"If they asked me to go, I'd go tomorrow," said Albert Spudy, reminiscing about his days in the Civilian Conservation Corps. Spudy and other men spent part of their youth working at Sunset Crater, Wupatki, and Walnut Canyon as Civilian Conservation Corps (CCC) recruits.
They left their mark on these monuments - in the steps that wind their way to the Island Trail in Walnut Canyon, in the first visitor center that blended impeccably with its surroundings, in the ranger residence at Wupatki that looks as if it belongs to the landscape. Spudy and two hundred other men were members of the Mount Elden CCC Camp located in Flagstaff. They were part of a national effort to, among other things, assist the National Park Service in the development and improvement of roads, trails, and facilities.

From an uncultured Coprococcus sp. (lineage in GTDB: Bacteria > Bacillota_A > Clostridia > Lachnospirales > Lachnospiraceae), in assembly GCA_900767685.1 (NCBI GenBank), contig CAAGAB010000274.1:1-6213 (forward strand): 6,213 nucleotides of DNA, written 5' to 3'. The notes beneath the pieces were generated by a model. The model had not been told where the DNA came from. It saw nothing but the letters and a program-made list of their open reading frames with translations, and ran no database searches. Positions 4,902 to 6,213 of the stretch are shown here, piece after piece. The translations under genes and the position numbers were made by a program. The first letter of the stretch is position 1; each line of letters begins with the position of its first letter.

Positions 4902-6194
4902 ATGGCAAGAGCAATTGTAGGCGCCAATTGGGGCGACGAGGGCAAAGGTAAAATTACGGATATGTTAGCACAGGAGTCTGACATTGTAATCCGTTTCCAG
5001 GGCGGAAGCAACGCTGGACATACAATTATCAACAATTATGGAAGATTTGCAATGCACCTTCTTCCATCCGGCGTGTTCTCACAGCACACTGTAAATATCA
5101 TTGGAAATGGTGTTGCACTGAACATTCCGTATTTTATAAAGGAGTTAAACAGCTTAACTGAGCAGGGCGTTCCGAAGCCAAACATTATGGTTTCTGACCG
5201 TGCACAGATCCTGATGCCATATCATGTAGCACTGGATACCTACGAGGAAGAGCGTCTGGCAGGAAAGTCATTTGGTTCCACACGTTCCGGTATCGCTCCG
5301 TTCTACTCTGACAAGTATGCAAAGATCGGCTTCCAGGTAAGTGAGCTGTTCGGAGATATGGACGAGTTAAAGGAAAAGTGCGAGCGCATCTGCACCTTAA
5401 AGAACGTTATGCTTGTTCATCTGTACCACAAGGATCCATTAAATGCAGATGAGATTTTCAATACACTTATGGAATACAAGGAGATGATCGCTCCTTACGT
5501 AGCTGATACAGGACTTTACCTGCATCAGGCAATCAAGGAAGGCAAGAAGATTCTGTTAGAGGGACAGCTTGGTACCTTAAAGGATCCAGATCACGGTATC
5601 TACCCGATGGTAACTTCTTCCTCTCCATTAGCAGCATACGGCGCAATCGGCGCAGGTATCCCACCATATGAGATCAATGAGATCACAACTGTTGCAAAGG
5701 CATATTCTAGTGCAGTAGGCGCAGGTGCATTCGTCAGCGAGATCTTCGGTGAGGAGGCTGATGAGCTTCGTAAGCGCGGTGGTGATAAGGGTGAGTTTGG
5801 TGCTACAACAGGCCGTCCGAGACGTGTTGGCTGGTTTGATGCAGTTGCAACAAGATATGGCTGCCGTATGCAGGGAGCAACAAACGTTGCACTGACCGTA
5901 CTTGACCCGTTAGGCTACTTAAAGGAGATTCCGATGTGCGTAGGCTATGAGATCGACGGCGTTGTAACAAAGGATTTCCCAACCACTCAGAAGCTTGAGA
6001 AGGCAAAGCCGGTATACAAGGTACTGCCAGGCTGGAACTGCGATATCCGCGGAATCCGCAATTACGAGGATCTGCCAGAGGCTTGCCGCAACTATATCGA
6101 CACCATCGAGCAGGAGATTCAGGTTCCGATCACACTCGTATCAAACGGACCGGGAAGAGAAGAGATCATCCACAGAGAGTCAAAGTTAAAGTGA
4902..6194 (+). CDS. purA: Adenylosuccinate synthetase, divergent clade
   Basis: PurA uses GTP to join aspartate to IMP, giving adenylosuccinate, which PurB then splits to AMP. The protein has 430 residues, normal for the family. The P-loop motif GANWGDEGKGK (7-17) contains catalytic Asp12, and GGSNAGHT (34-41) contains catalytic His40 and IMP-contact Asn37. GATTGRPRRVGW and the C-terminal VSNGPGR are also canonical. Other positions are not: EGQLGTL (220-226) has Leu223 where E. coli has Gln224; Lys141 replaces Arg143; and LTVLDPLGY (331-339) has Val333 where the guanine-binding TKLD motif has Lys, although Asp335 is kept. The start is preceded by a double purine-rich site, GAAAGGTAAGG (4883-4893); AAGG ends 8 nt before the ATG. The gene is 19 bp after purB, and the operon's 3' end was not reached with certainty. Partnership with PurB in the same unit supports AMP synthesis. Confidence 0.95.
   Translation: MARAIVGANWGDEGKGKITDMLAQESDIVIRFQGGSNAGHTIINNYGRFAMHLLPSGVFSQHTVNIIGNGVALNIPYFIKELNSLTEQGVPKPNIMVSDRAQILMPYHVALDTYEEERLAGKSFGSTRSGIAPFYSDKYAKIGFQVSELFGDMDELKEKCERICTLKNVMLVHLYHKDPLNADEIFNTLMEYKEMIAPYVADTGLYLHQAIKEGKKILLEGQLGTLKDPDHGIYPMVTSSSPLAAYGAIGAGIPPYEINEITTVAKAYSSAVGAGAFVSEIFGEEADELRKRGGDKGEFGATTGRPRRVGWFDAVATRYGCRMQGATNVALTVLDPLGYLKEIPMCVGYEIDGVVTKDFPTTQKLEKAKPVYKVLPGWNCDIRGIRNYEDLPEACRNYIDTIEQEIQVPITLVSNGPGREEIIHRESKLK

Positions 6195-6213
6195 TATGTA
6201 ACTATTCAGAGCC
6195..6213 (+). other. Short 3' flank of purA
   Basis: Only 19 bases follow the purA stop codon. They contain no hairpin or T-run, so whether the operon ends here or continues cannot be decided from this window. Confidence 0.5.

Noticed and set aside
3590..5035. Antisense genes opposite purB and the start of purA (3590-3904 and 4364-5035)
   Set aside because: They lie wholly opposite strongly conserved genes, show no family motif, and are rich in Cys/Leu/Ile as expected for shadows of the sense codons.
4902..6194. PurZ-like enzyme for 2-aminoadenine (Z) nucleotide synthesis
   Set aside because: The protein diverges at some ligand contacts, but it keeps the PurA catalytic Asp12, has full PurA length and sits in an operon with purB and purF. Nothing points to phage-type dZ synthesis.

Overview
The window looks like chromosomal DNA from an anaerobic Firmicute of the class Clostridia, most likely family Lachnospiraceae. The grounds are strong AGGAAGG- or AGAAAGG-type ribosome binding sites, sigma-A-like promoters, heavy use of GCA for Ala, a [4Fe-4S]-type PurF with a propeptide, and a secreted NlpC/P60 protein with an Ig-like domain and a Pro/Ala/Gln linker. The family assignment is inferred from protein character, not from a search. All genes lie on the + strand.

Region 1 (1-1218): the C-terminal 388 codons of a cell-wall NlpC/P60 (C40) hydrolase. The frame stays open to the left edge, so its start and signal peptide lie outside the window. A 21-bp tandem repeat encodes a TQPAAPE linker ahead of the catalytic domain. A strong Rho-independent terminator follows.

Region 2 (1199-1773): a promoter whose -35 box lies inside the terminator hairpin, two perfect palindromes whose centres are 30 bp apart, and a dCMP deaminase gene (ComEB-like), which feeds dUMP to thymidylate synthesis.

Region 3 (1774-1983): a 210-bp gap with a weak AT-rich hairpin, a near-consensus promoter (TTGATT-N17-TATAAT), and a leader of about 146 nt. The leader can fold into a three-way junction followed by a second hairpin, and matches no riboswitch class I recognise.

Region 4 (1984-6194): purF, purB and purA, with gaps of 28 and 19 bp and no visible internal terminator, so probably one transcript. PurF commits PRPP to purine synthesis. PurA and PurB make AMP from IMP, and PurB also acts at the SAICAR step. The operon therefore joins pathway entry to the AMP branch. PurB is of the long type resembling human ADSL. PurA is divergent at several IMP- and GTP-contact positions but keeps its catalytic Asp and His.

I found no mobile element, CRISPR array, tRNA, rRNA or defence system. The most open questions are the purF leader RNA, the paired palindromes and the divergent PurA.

The CCC provided a work force to implement the National Park Service's Master Plan. In order to preserve the natural character of a landscape, roads, trails and buildings were designed to blend with the natural setting. Construction materials were quarried on-site. Native materials were used to blend the new with the old. The built environment envisioned by National Park Service landscape architects and implemented by the CCC shaped the visitor experience throughout the park system and still does today. Large parks and small monuments from Grand Canyon, Yosemite and Yellowstone to Sunset Crater, Walnut Canyon and Wupatki all benefited from this great legacy.